As the series goes on and as Kuchii’s personality is gradually expanded upon his personality starts to change as we get to see the effects that the war has on him. After the destruction of much of the Sol clan’s forces in the initial defense command of the defensive war was soon passed to Kuchii a role that while he excelled at was also one that placed a heavy burden on him. While possessing boundless amounts of confidence Kuchii was someone that respected the soldiers that served him a great deal seeing them as brothers in arms and as a result he is someone that will remember the deeds and names of each of them that died under his command and use this as a source of his courage something that I felt really matched the idea of a compassionate samurai that the character of Kuchii was modeled as. Unlike the islanders who have a valid reason to fight as they are fighting to protect their homes and also for justice for loved ones that were killed by the Mongols Kuchii, in the beginning, did not have a valid reason for taking up the katana once more a reason that some of his fellow exiles ridicule him over.
Indeed, while Kuchii does not fight for their homes or for justice as neither were things that he had to concern over when fighting in the bloody battles on the mainland he does, however, believe that one must not surrender to their fate and instead if you want to be able to live you must live your life your way and defy fate by standing up and fighting against it. It is this fierce sense of wanting to defy fate that Kuchii fights so hard and why he is able to inspire such loyalty among his fellow defenders something that I felt matched well with his inspirational nature. The character of Kuchii I felt was a character that was both well designed and developed with his evolution from a quiet, blunt and brooding ex-samurai to one that was kind, understanding and inspirational being particularly interesting. The evolution from an exile and a former samurai to becoming both the field commander and the savior of Tsushima island and its people was something that I really liked about the character of Kuchii. I felt that his voice actor Yuuki Ono really did an excellent job at portraying the character of Kuchii.
Teruhi voiced by veteran seiyuu Lynn of Fuuka and ElDLIVE fame is one of the main characters of the series and is one of Kuchii’s main allies within the series. A 17-year-old-year-old girl and the only daughter of the ruler of Tsushima island and patriarch of the Sol clan Sukekuni So Teruhi is one of the first people that receive and welcome the exiles and Kuchii to the island. From the onset, it can be seen that Teruhi despite being a princess and the sole daughter of the island’s reigning clan is someone that’s kind, compassionate and dutiful and was seen to have great pride as a member of that clan. Unlike most princesses, Teruhi was shown to be a caring and responsible person that treated all with humility and respect and as a result, had the loyalty and respect from much of the island’s inhabitants. However, while kind and compassionate Teruhi was also someone that was both intelligent, perceptive and cunning and was one of the first to realize that the upcoming Mongol invasion will be something that will be difficult to stop without help which resulted in her enlisting of the help of the exiles despite the risks that can be born from it. At the beginning of the series while shown as intelligent, calm, determined and cunning it can be seen that this is only what she projects on the surface for beneath this it can be seen that Teruhi is someone that’s emotionally fragile and is one that dislikes fighting and killing and as a result of the coming storm worries greatly about her home and her friends. A realization that unfortunately turned out to be true for her.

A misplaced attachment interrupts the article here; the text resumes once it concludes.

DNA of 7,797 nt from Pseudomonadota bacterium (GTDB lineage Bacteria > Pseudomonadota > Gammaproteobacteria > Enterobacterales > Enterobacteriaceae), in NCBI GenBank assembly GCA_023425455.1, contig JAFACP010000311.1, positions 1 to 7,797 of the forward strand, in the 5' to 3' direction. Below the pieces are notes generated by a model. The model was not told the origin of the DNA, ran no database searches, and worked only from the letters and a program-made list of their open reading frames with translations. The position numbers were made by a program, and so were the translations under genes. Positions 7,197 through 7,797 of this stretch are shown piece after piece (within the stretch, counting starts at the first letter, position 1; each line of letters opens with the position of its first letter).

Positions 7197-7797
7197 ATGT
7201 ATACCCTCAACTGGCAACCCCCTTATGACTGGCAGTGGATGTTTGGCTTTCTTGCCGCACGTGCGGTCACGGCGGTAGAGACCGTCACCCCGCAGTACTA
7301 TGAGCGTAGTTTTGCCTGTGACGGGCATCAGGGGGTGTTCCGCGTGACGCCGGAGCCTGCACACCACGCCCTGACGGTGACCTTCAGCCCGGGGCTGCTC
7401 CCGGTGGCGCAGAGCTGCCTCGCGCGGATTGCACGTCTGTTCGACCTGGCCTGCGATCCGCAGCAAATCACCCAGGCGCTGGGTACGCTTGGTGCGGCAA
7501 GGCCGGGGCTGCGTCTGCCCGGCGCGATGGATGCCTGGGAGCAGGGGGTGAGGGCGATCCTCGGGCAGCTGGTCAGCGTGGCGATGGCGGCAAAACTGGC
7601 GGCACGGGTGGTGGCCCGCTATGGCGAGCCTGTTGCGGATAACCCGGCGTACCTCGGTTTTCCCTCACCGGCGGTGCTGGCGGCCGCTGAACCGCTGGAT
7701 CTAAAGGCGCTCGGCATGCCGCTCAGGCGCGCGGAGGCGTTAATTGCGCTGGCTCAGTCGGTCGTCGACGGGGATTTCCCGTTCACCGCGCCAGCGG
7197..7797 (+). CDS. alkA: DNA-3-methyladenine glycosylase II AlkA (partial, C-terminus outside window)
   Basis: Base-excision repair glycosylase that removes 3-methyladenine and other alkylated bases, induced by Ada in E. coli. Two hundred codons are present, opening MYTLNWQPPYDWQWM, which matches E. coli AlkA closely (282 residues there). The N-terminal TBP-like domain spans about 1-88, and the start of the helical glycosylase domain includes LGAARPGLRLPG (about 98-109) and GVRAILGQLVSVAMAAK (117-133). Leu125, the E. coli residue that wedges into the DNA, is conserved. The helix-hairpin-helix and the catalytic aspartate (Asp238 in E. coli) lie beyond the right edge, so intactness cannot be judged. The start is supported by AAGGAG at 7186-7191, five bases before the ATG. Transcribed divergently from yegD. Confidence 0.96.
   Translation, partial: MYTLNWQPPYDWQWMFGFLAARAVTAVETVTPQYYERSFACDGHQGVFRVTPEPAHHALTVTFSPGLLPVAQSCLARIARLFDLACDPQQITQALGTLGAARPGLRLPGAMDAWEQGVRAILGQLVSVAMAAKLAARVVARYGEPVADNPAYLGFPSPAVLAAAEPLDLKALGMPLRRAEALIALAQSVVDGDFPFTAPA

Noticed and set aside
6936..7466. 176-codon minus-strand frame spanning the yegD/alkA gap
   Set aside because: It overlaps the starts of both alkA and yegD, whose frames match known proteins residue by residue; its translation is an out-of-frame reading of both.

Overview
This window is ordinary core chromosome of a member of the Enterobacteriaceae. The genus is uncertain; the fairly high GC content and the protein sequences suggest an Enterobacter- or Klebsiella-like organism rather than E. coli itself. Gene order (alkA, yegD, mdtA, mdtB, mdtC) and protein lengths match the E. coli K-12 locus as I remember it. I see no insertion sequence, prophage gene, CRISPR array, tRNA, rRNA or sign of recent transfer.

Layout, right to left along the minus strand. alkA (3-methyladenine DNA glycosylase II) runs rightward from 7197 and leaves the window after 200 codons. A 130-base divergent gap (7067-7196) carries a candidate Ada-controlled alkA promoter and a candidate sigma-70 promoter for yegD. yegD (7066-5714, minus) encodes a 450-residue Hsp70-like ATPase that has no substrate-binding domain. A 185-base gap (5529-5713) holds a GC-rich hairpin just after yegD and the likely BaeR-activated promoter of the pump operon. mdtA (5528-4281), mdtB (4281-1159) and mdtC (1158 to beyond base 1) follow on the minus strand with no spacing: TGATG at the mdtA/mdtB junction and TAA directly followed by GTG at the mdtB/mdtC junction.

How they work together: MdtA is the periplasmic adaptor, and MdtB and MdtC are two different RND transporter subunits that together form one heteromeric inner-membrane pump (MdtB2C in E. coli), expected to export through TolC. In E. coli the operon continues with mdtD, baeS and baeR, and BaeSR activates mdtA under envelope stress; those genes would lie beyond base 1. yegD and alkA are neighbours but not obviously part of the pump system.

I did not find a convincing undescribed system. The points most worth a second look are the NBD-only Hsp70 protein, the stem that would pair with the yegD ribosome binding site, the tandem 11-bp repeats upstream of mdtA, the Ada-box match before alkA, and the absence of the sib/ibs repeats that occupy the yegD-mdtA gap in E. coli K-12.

As the series progressed and as the war began to slowly turn against the defenders Teruhi’s personality gradually began to change. At the beginning of the series though very determined to be of use to both her clan and the people of the island Teruhi due to her father’s wishes was prevented from taking to the field. However, after his death and Teruhi succeeding the role as clan leader this barrier was removed and Teruhi began to take to the field and fight on the frontlines in order to protect her people. At the beginning of the series, Teruhi due to her position as a princess was someone that was noted to have a strong sense of pride that also caused her to develop a degree of overconfidence in her traits that often caused Kuchii and the defensive effort more trouble than needed. However, as a result of successive tragedies that created a heavy emotional toll on Teruhi this side of her gradually vanishes as the series went on and is replaced by a sense of not just a determination to learn how to fight effectively but also instilled within her the realization that they cannot fight this threat alone any longer and that maybe its time to ask for help rather than being stubborn about it if she wants to be able to protect the people that she so values. This latter point is seen in the humility that she displays when seeking to ask for the assistance of the Toribarai.